December 30, 2010

Saw an eagle | Semiahmoo | Birch Bay State Park | Texas caviar

The second (and last) time I got seasick was on a fishing boat off the northernmost point of Cape Breton Island in Nova Scotia. We were camping at Meat Cove, a fishing village accessed from an unpaved road off the Cabot Trail, with a permanent population of fewer than 100. Our tent was on a high cliff overlooking the ocean, and remaining on solid ground, hiking and enjoying the scenic beauty, was what I should have done. But no, I had to succumb to the lore of seeing whales. The owner of the gorgeous land was a fisherman who supplemented his earnings by renting out camping space, and hosting whale watching tours in his fishing boat.

(My first experience with seasickness had been a ghastly one suffered aboard a large tour boat off the coast of Paihia, a tourist town in the Bay of Islands in the far north of the North Island of New Zealand. On that fateful cruise, which I'd been looking forward to for weeks, I spent two hours locked in a tiny bathroom making simultaneous use of a toilet and sink basin. I was understandably leery of ever going out on the sea again.)

Anyway, the fisherman/Captain assured me that the sea where we were going was calm, and no one ever got seasick on his boat. HA! The boat was small, bare-bones, and seating was on a ring of milk crates along the rail. Things were OK while we were moving, but when the Captain dropped anchor, the boat started tilting from side to side — up and down, up and down, up and down. It wasn't long before I felt the familiar, horrible feeling of seasickness upon me. The only bathroom was an open toilet visible behind the Captain, and I began to cope with my misery by lying back on my crate and willing myself asleep, so as not to feel the horror. My crate and I became one. I was vaguely aware of a young child keening, "is it going to tip, Mom? Is the boat going to tip?" over and over, and of people leaning over me as if I weren't there, to see the whales, but mostly I was basically unconscious.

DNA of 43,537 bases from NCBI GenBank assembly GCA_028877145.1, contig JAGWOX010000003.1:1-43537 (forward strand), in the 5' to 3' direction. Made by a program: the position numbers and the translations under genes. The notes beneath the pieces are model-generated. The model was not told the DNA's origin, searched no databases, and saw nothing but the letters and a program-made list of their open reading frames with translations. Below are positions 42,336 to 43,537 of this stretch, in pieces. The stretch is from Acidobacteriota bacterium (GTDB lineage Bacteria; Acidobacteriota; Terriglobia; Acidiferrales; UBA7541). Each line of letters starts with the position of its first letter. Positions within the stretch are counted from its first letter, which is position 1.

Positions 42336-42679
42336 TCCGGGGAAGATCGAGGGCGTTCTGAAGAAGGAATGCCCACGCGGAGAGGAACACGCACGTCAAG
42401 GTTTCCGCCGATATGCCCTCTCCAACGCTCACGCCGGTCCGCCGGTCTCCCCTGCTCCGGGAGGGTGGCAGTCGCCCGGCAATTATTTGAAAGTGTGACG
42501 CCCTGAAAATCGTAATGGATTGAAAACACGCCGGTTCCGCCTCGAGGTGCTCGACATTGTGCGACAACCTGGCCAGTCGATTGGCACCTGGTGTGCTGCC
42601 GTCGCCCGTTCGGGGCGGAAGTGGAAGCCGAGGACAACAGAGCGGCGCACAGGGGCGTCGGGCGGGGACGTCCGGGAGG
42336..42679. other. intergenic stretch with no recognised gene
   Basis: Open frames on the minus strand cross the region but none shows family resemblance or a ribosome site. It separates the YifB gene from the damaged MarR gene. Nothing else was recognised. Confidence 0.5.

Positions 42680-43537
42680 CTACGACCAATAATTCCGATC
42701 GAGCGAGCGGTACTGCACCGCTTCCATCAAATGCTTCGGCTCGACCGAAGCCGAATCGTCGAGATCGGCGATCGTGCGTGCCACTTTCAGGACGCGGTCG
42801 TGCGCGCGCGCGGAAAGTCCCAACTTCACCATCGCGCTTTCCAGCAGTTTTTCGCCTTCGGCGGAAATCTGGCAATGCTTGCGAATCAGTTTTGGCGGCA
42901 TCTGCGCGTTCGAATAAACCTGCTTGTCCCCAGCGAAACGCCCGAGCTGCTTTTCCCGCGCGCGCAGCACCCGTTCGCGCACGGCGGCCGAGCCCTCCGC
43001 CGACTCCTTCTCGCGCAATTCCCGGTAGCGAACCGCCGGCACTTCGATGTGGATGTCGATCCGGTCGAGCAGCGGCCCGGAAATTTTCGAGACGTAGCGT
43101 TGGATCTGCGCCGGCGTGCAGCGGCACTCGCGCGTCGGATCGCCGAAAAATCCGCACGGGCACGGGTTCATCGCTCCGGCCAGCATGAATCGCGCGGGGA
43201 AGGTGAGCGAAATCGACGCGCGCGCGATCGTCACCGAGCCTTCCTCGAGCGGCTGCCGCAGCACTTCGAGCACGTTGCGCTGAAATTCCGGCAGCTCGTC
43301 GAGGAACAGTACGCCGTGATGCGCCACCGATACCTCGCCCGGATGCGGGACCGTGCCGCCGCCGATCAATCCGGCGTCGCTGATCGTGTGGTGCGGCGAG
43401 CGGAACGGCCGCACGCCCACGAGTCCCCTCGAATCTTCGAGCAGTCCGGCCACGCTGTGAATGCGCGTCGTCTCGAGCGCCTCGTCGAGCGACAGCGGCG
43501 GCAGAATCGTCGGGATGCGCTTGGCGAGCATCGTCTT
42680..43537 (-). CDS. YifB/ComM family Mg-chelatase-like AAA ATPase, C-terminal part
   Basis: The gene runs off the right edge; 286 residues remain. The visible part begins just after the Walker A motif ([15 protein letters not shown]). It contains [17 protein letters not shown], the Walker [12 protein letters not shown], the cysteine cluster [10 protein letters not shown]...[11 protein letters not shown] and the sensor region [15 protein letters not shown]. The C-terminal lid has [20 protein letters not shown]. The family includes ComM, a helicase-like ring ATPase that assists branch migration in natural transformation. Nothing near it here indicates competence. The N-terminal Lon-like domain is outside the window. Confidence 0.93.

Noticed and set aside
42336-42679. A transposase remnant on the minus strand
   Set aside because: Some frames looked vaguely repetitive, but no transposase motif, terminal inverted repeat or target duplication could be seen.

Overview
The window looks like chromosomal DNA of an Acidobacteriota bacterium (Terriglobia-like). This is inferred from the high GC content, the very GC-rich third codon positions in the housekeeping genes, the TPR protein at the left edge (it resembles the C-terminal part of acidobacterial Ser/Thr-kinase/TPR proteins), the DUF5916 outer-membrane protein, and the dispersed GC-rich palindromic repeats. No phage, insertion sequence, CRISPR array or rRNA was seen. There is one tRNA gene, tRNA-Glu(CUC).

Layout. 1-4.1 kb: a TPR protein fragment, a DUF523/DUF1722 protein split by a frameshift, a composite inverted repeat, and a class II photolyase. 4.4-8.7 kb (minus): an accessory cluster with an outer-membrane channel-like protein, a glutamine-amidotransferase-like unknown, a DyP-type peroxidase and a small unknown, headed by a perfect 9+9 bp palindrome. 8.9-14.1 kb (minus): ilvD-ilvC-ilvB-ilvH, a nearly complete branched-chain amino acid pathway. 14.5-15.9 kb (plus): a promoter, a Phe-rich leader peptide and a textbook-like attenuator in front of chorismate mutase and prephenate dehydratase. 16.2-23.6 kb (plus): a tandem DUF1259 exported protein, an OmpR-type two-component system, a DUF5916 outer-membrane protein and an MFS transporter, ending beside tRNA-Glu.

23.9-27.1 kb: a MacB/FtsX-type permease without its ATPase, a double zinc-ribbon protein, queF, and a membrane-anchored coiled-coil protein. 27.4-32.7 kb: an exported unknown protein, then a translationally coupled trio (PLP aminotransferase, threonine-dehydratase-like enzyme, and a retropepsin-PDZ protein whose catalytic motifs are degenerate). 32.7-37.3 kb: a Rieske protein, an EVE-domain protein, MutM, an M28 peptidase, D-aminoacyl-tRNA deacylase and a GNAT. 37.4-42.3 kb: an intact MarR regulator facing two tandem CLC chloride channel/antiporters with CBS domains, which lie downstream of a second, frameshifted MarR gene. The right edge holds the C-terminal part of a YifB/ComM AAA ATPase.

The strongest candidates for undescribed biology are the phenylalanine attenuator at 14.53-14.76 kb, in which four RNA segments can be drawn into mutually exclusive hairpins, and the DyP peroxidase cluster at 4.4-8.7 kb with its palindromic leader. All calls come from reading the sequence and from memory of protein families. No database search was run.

Then, one of my sons started tapping me and begging, "open your eyes, Mom. Open your eyes. There are eagles flying over us. Please, Mom, open your eyes. Just for a minute." I tried. I really did. But opening my eyes even a crack allowed the nausea to seep to the surface, so I squeezed them shut again, and fell back into my self-preservation coma. I've always felt so regretful about not seeing the eagles, which is why I was so excited when we went walking on on Semiahmoo Spit on our little mini-vacation to Birch Bay — and there, across the road, was an eagle!

Semiahmoo Spit is a mile-long strip of land jutting into the ocean at the northern end of Blaine, Wash. At the northern tip of the spit is the Semiahmoo Resort, where we stopped to have tea, and gaze at the water from one of the public sitting rooms. After our tea, meandering around the trails behind the resort, we found rotted, moss-covered old piers, and a newer seasonal ferry dock. (Clearly we were here in the wrong season.)

Atmospheric, or bleak, depending on your point of view.

After exploring the docks, we headed to the beach, and walking path.

I've always been hopelessly attracted to rocks, especially wet ones, and used the most restraint I could manage to only look at them, pick up a few, then leave them behind. I won't admit to how many Lake Superior rocks I have, but I didn't take any from the spit. Not even one. You can see how irresistible they are, though, in their nests of grass.